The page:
Our Past Events of 2007
Wonder what IWOSC has to offer you? Wonder what type of people come speak with us? Here are some of our most recent meetings and events.
Past 2007 General Meetings
PUBLISHING 101: Trends in the Book Biz
Monday, January 28, 2007
7:30 SHARP to 9 p.m. (networking follows the program)
"When did the rules change?" Many writers and journalists have pondered this question over and over about book publishing, which has completely undergone a metamorphosis in the past decade. The Internet, media consolidation, big-box vs. independent bookstores, the boom in self-publishing/online "e-books" and blogs, and Hollywood-style demographics, age discrimination, and target-audience issues have transformed what was once the most stable and reliable of media industries into a completely new -- and relatively uncharted -- landscape.
IWOSC kicks off 2008 with a panel created to untangle some of these knotty career issues. It includes experts from every checkpoint of modern publishing -an agent for one of Hollywood's most A-list literary and talent agencies and a top book publicist. Plus, two of LA's most prominent booksellers -- one anchored in the independent bookseller world while the other hails from one of the nation's premiere chain bookstores.
A sampling of issues to be addressed:
*The boom in non-fiction publishing over the last 25 years * why it is more difficult to acquire an agent and a major publishing house *the decline in traditional paperbacks * when preppy, buzzy, young first-time authors are paid top dollar -- where does that leave young and mature writers starting out? * What carries more weight? A fiction author's career, platform, and education or how well an author writes? * The trend toward specific markets such as gay/lesbian, black or Latino, chick or lad lit, etc. * What booksellers are looking for in new books and new authors * What types of books are considered hot for the foreseeable future and which ones are so last year.
Moderator, Telly Davidson
Top Ten Editors Talk Trends
Meet editors from Angeleno, Boulevard, Nurses World, and more!
Monday, November 19, 2007
Today, the most successful specialized magazines are taking a cue from their online competitors and are building “communities” of devoted readers.
Angeleno magazine Editor in Chief Degen Pener moderates a panel of editors from Boulevard, Gorgeous, and Nurses World. They'll discuss the Los Angeles magazine scene and opportunities in their publications for writers. Pener joined Angeleno in April. Previously, he did staff editing and writing stints at Entertainment Weekly, Details, Santa Barbara magazine, and New York magazine.
The editors will tell you how to get their attention and which departments are looking for fresh ideas. Each editor will describe what the magazine is broadly about, and what kinds of things it does cover and does not cover. They'll tell how to contact them, and will provide a calendar of upcoming topics.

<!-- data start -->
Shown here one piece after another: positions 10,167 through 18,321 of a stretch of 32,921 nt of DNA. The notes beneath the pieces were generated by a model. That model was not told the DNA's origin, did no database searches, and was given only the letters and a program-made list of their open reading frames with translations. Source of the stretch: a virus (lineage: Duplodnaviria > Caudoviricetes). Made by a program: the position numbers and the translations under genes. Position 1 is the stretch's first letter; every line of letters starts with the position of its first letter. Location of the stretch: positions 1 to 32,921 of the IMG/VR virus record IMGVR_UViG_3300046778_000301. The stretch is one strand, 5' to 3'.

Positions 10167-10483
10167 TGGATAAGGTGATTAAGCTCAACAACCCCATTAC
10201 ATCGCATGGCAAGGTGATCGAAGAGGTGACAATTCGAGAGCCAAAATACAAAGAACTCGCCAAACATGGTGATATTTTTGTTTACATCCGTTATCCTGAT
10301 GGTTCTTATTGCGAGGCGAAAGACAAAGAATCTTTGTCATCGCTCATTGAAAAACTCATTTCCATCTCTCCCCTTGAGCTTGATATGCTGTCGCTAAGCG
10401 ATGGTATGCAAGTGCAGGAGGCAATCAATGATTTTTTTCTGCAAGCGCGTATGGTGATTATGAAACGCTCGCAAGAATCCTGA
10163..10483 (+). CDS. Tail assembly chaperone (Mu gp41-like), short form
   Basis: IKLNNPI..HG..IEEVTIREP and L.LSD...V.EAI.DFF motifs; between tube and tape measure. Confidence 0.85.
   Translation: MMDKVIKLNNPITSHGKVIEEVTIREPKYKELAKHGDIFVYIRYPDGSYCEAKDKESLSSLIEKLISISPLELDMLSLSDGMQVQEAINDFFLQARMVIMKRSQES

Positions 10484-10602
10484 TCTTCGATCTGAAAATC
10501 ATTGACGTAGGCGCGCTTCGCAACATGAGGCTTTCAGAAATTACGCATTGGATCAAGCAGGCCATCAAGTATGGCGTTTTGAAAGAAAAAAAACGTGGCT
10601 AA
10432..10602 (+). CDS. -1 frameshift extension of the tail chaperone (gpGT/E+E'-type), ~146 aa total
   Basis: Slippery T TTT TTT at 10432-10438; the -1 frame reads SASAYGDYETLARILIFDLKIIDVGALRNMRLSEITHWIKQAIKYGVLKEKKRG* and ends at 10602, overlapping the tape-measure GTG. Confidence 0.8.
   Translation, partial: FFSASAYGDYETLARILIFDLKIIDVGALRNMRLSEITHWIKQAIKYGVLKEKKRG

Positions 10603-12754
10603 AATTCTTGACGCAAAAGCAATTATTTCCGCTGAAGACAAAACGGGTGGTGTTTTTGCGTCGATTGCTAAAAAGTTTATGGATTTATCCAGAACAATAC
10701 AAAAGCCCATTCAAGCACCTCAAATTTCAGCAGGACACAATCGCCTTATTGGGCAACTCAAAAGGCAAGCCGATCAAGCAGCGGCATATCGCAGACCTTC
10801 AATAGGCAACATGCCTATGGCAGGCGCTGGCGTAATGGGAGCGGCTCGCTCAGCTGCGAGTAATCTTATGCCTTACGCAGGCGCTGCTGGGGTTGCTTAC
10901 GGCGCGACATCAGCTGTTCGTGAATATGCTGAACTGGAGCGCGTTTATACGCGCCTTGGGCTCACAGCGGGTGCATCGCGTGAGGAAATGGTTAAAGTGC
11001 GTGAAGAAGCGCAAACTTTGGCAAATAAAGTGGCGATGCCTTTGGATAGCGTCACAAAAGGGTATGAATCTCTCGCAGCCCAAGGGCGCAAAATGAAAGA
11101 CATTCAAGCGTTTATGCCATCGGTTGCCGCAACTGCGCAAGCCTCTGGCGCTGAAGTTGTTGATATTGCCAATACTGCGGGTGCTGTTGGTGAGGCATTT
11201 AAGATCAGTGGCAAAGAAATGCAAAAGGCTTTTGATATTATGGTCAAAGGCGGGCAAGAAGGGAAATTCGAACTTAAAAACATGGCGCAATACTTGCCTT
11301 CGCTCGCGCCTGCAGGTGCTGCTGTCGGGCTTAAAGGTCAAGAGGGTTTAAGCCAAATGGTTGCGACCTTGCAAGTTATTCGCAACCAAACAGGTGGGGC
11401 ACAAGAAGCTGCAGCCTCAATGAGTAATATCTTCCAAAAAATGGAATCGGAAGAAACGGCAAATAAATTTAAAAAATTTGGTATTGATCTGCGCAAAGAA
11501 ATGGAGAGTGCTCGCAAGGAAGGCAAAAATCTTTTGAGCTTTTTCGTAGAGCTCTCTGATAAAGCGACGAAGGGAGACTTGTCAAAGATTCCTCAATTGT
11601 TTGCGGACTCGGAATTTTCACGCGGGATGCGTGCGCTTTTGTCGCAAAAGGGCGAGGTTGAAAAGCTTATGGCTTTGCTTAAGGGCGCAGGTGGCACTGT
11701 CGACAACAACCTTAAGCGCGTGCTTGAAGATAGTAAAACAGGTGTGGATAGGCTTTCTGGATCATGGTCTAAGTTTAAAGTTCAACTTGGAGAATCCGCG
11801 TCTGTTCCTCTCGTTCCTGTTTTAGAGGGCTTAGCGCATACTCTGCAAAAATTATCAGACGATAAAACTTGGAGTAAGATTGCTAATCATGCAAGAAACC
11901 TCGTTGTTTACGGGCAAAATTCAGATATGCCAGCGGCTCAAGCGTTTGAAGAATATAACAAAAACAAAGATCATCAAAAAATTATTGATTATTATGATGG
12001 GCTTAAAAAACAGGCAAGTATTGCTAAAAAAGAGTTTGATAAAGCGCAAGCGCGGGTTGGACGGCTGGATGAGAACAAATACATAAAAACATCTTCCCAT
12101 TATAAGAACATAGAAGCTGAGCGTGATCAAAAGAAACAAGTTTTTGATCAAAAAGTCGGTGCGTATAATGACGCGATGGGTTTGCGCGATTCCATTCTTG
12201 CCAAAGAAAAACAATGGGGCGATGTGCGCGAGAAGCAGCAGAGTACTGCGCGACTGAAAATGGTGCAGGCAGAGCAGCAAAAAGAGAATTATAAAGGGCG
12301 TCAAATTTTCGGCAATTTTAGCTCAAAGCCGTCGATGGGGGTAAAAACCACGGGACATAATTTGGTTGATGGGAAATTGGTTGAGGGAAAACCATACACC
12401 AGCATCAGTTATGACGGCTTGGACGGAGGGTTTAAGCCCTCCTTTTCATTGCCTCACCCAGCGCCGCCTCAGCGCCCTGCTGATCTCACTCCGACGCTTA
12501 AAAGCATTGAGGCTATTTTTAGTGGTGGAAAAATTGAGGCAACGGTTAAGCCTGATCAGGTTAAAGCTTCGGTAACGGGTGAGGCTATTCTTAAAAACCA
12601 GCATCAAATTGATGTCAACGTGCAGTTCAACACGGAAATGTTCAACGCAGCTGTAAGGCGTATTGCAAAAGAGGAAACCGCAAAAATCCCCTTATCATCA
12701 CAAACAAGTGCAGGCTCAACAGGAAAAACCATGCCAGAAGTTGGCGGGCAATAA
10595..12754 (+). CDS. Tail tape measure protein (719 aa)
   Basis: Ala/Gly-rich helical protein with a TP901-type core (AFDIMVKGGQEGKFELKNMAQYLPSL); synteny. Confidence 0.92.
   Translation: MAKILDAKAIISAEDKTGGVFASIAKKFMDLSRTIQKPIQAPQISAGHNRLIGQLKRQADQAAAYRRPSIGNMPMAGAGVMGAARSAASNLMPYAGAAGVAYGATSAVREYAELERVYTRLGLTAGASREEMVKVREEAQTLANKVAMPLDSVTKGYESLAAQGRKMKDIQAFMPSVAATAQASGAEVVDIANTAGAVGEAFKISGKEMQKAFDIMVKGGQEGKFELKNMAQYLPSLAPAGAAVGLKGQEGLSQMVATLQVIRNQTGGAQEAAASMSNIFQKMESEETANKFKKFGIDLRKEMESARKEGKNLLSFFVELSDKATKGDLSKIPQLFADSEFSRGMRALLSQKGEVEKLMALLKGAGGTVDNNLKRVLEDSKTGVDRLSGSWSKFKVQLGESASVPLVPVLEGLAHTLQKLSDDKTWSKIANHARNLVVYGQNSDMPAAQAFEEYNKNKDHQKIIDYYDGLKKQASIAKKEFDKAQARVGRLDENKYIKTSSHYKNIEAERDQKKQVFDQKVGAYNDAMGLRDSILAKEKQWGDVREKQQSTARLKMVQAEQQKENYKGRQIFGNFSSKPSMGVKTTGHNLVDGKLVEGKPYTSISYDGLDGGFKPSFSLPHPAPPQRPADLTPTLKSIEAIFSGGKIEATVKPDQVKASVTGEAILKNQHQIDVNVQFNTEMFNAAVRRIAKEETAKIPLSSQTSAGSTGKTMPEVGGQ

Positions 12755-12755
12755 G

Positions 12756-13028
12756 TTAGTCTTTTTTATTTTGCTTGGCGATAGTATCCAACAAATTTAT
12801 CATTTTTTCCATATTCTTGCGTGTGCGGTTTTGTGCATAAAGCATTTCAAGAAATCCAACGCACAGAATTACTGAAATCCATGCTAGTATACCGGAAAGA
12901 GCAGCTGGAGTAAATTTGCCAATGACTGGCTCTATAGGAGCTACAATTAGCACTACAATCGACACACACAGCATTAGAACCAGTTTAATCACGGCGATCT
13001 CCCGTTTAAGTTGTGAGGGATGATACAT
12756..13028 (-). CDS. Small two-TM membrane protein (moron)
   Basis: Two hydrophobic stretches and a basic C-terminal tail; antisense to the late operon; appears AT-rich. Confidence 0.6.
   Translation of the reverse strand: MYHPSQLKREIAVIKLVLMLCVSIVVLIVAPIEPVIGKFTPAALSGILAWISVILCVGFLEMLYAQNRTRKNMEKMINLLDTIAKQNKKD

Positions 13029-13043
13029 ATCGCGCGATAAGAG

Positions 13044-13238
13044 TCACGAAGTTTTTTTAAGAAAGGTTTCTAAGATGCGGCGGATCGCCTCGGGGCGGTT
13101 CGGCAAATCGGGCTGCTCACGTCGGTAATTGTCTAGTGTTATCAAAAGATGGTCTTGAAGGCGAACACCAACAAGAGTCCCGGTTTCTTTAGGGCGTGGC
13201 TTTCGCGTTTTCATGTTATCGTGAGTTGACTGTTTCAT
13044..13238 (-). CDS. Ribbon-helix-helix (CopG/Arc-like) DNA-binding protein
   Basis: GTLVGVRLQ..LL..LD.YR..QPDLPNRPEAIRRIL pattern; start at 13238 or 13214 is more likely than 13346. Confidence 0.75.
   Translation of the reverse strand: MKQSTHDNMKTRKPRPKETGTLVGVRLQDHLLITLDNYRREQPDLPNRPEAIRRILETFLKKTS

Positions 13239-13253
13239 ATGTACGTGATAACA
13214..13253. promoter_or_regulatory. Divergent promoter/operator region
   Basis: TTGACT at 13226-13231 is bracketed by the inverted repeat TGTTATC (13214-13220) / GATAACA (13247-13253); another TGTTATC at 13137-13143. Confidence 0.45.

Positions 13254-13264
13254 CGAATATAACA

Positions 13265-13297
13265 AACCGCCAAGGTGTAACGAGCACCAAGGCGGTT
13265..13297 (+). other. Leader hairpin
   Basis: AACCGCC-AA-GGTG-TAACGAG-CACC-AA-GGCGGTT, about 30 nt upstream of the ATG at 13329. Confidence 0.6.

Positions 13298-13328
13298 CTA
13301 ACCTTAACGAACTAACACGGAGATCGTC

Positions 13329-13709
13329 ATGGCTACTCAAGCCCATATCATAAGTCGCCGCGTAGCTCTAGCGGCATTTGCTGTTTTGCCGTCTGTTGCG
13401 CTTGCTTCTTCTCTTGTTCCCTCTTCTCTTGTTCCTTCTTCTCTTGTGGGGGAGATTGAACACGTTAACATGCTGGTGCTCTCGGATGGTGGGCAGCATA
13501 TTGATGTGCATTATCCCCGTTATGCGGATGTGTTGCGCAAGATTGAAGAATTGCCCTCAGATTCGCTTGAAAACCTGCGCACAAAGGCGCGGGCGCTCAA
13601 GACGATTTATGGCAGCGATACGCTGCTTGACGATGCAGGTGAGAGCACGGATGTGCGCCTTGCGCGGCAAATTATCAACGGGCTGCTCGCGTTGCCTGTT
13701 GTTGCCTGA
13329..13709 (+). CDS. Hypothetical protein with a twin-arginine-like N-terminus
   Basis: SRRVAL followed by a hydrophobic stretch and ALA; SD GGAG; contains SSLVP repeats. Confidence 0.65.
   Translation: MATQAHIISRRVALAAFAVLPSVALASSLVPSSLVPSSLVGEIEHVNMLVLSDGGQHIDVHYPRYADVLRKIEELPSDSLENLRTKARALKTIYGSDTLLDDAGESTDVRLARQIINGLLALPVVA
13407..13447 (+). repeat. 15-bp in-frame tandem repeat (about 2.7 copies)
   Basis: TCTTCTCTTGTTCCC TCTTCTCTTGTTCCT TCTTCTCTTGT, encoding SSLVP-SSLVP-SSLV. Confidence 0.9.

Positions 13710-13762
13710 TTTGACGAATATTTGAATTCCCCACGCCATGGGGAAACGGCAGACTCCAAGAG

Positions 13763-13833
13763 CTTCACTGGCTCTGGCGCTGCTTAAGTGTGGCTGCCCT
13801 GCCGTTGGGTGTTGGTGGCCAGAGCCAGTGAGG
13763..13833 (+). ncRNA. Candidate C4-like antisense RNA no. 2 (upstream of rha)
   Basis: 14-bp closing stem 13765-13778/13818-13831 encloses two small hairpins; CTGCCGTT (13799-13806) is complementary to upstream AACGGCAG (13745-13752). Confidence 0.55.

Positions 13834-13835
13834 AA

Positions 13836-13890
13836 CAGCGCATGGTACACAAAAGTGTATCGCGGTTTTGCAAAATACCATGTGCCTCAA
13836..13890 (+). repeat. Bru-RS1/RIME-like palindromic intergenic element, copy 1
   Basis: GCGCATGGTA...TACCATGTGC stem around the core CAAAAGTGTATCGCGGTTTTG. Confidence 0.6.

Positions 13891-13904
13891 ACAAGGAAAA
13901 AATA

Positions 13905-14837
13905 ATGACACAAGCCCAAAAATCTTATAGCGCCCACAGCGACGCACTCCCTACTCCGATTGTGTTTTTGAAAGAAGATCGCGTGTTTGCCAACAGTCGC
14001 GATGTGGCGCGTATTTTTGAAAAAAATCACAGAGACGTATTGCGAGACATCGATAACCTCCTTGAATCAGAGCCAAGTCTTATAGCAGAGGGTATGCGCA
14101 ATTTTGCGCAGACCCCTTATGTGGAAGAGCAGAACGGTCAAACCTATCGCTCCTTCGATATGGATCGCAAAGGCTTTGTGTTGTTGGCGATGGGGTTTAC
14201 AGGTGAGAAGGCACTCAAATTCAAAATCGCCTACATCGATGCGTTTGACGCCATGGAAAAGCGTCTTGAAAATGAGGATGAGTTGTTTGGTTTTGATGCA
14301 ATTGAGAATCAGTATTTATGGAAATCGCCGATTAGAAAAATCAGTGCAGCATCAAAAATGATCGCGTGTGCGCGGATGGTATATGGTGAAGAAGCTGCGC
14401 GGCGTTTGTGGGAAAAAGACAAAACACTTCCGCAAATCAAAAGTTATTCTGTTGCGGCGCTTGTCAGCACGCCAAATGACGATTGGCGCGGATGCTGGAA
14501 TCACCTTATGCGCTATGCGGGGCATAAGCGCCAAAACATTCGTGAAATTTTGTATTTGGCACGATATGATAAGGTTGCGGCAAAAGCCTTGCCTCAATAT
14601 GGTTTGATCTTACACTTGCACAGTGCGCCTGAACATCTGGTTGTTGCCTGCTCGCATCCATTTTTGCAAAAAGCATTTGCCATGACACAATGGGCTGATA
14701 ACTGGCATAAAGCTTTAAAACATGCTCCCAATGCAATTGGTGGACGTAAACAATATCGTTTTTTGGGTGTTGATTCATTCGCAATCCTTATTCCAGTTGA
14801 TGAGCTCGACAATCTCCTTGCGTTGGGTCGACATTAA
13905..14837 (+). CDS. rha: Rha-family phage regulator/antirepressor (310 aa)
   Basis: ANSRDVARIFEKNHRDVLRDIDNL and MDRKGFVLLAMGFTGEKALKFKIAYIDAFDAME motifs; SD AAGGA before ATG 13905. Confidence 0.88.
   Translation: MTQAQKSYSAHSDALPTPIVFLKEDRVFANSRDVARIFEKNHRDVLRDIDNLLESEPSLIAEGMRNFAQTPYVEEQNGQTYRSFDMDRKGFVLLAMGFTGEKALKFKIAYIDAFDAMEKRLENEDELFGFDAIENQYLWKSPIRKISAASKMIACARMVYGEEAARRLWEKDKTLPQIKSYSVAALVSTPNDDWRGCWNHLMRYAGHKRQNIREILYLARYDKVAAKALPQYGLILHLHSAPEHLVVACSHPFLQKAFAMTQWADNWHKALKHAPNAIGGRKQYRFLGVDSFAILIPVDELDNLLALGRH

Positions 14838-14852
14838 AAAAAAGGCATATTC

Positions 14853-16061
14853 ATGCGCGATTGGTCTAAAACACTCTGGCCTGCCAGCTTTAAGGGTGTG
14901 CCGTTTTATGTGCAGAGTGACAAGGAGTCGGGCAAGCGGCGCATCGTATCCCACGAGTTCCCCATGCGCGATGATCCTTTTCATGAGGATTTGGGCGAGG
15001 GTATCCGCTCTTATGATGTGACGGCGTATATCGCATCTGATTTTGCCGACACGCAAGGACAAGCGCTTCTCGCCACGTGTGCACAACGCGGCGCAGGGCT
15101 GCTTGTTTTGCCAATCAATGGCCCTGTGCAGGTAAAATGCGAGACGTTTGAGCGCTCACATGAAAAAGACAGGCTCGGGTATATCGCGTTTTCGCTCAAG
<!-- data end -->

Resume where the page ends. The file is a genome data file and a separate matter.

Our panelists include:
Moderator DEGEN PENER began his career at New York magazine, where he was an associate editor of the "Intelligencer" gossip column. At age 25, Pener was tapped by The New York Times to write a column, "Egos & Ids," for the newly created "Styles of the Times" section. During his career, Pener has been editor at large for Elle and a staff writer for Entertainment Weekly. Among the personalities he's profiled are Oprah Winfrey, Drew Barrymore, Paris Hilton, are Jessica Simpson. He's also the author of "The Swing Book," a guide to the swing music revival.
SEAN O'MEARA is the editor in chief for Nurses World, a bi-monthly, hybrid glossy trade magazine distributed in California. Its editorial focus includes both professional/practice/clinical and consumer articles, with an eye to balancing home and work lives. Readers, mostly women, are interested in exercise and healthy lifestyles, travel, reading, and home design, along with health industry stories.
RASPIN STUWART is the owner and editor of both Boulevard and Gorgeous magazines. Boulevard is "the very finest source for where to go, what to do, and what you like" in Los Angeles. Its primary readership is women. Gorgeous tastefully celebrates gay, lesbian, trans-gender and alternative lifestyles. It focuses on West Hollywood, Silverlake, the San Fernando Valley, and Palm Springs. Both publications are large format, with colorful, distinctive covers, celebrity profiles, and a calendar of local events.
The Wonderful World of Audiobooks: The Hows, The Trends, The Possibilities
Monday, October 29, 2007
7:30 to 9 p.m. (networking follows the program)
Between appearing on The Oprah Winfrey Show and the time it aired, Grammar Girl blogger Mignon Fogarty had already created an audiobook, which quickly climbed to the top of iTunes’ best-selling books list.
Like Fogarty, audio is hot, and it’s constantly evolving. At IWOSC’s October General Meeting, learn about downloadable audiobooks, how audiobooks are handled at the major publishers, and how authors and others are creating their own audio products. Our speakers include former Audio Publishers Association President Jessica Kaye, Media Staff Studio President Jerry Maybrook, Hachette Audio Producer Dennis Kao, audio expert Ian Rich, and Marie Elena Rigo, creator of the Everyday Feng Shui instructional CD. Robin Quinn, an independent L.A. writer/editor, is the producer and moderator of this panel.
NOTE: This program includes IWOSC's annual State of the Organization meeting, and the Board will also briefly present the proposed budget for members' approval at the start of the event.